IRS YouTube Videos Oct. 15 Tax Deadline: English | Spanish | ASL IRS Tax Payment Options: English | Spanish | ASL IRS2Go 5.2: English | Spanish | ASL Online Payment Agreement: English | Spanish | ASL
IR-2015-109, Sept. 28, 2015
WASHINGTON — The Internal Revenue Service today urged taxpayers whose tax-filing extension runs out on Oct. 15 to double check their returns for often-overlooked tax benefits and then file their returns electronically using IRS e-file or the Free File system.
About a quarter of the 13 million taxpayers who requested an automatic six-month extension this year have yet to file. Although Oct. 15 is the last day for most people, some still have more time, including members of the military and others serving in combat zone localities who typically have until at least 180 days after they leave the combat zone to both file returns and pay any taxes due.
“If you still need to file, don’t forget that you can still file electronically through October 15,” said IRS Commissioner John Koskinen. “Many people may not realize they may be eligible to use Free File available on IRS.gov/freefile. Free File is free tax software that takes the guesswork out of return preparation. Even if you’re filing in the final days, filing electronically remains easy, safe and the most accurate way to file your taxes.”
Issue Number: IRS Tax Tip 2015-21
When you sell a capital asset the sale results in a capital gain or loss. A capital asset includes most property you own for personal use or own as an investment. Here are 10 facts that you should know about capital gains and losses:
- Capital Assets. Capital assets include property such as your home or car, if you have been in Automobile Accident then contact us, as well as investment property, such as stocks and bonds.
- Gains and Losses. A capital gain or loss is the difference between your basis and the amount you get when you sell an asset. Your basis is usually what you paid for the asset.
- Net Investment Income Tax. You must include all capital gains in your income and you may be subject to the Net Investment Income Tax. This tax applies to certain net investment income of individuals, estates and trusts that have income above statutory threshold amounts. The rate of this tax is 3.8 percent. For details visit IRS.gov.
- Deductible Losses. You can deduct capital losses on the sale of investment property. You cannot deduct losses on the sale of property that you hold for personal use.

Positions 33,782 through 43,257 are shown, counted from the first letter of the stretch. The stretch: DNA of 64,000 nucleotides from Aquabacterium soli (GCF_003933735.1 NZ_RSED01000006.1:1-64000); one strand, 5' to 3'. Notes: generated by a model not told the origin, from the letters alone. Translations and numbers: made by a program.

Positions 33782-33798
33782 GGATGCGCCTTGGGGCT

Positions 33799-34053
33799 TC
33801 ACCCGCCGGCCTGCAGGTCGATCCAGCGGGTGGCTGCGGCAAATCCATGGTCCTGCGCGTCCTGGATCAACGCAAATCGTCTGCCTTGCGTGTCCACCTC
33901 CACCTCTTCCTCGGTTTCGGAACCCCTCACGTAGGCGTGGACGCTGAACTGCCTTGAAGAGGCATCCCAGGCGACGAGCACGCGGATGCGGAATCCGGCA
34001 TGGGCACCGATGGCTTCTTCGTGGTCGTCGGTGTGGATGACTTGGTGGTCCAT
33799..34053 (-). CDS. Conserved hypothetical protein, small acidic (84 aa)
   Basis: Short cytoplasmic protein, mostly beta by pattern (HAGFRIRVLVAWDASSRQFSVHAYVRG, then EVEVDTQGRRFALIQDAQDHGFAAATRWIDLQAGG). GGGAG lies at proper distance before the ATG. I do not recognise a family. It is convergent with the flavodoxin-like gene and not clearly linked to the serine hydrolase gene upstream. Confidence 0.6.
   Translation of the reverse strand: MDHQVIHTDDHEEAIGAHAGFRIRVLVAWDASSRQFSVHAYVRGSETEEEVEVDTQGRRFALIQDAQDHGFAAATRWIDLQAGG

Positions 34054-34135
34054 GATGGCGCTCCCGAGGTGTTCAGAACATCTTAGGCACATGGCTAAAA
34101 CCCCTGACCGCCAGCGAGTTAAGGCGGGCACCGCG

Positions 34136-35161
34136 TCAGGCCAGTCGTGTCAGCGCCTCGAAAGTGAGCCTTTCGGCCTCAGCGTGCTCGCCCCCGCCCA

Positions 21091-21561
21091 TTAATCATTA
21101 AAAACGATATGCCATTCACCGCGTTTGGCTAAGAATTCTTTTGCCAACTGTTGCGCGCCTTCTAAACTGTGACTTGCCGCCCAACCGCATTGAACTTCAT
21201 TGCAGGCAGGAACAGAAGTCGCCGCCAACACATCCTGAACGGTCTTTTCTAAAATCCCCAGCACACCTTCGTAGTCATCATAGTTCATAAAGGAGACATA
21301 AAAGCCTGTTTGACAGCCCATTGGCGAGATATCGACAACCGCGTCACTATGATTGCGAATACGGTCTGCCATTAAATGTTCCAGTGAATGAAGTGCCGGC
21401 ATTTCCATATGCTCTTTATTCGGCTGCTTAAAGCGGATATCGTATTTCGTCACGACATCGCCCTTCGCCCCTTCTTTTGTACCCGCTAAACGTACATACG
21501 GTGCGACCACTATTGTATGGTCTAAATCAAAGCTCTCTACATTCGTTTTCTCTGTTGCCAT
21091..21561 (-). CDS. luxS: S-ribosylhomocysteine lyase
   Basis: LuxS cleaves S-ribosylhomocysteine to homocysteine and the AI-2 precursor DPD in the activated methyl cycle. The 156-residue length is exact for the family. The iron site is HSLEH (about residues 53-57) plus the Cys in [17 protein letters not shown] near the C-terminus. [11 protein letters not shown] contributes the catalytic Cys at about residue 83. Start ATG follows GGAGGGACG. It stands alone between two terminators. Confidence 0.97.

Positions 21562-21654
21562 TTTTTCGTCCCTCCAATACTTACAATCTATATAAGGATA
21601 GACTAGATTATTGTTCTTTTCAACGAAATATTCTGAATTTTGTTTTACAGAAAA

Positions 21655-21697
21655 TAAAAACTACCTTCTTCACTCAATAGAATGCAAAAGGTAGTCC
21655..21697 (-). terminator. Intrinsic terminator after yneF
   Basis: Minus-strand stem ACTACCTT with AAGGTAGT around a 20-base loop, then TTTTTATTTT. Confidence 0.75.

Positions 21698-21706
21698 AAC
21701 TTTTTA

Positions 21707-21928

- Long and Short Term. Capital gains and losses are either long-term or short-term, depending on how long you held the property. If you held the property for more than one year, your gain or loss is long-term. If you held it one year or less, the gain or loss is short-term.
- Net Capital Gain. If your long-term gains are more than your long-term losses, the difference between the two is a net long-term capital gain. If your net long-term capital gain is more than your net short-term capital loss, you have a net capital gain.
- Tax Rate. The capital gains tax rate usually depends on your income. The maximum net capital gain tax rate is 20 percent. However, for most taxpayers a zero or 15 percent rate will apply. A 25 or 28 percent tax rate can also apply to certain types of net capital gains.
- Limit on Losses. If your capital losses are more than your capital gains, you can deduct the difference as a loss on your tax return. This loss is limited to $3,000 per year, or $1,500 if you are married and file a separate return.
- Carryover Losses. If your total net capital loss is more than the limit you can deduct, you can carry over the losses you are not able to deduct to next year’s tax return. You will treat those losses as if they happened in that next year.
- Forms to File. You often will need to file Form 8949, Sales and Other Dispositions of Capital Assets, with your federal tax return to report your gains and losses. You also need to file Schedule D, Capital Gains and Losses with your tax return.
For help structuring transactions to optimize gains and losses, or taxation on capital assets, call Kevin M Sayed, J.D., LL.M. Taxation with Colombo Kitchin Attorneys at 252-321-2020..
IRS TAX TIP 2015-15
In most cases you get your W-2 forms by the end of January. Form W-2, Wage and Tax Statement, shows your income and the taxes withheld from your pay for the year. You need your W-2 form to file an accurate tax return.
If you haven’t received your form by mid-February, here’s what you should do:
- Contact your employer. Ask your employer (or former employer) for a copy. Be sure that they have your correct address.
- After Feb. 23. If you can’t get a copy from your employer, call the IRS at 800-829-1040 after Feb. 23. The IRS will send a letter to your employer on your behalf. You’ll need the following when you call:
- Your name, address, Social Security number and phone number;
- Your employer’s name, address and phone number;
- The dates you worked for the employer; and
- An estimate of your wages and federal income tax withheld in 2014. You can use your final pay stub for these amounts.
Originally published by the IRS. If you have problems with incorrectly reported W-2, 1099, or other income, call Kevin Sayed, J.D., LL.M. Taxation, at 252-321-2020.